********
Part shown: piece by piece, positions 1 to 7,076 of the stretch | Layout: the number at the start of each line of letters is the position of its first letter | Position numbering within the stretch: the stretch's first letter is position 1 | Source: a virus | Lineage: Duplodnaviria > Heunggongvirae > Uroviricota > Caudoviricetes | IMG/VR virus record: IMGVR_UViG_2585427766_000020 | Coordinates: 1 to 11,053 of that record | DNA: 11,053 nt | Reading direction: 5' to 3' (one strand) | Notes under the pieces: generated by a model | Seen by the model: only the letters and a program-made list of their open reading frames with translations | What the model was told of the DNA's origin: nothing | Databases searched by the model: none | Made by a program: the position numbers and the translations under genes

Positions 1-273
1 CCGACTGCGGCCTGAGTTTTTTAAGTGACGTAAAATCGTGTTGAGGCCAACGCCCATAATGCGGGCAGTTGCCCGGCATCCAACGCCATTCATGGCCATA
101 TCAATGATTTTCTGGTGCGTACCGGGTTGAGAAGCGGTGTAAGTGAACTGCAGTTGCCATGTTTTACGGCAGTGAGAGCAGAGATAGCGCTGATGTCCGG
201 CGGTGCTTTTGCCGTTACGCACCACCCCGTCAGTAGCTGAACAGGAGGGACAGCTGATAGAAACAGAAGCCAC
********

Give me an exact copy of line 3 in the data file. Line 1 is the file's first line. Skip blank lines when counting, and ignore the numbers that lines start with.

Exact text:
1 CCGACTGCGGCCTGAGTTTTTTAAGTGACGTAAAATCGTGTTGAGGCCAACGCCCATAATGCGGGCAGTTGCCCGGCATCCAACGCCATTCATGGCCATA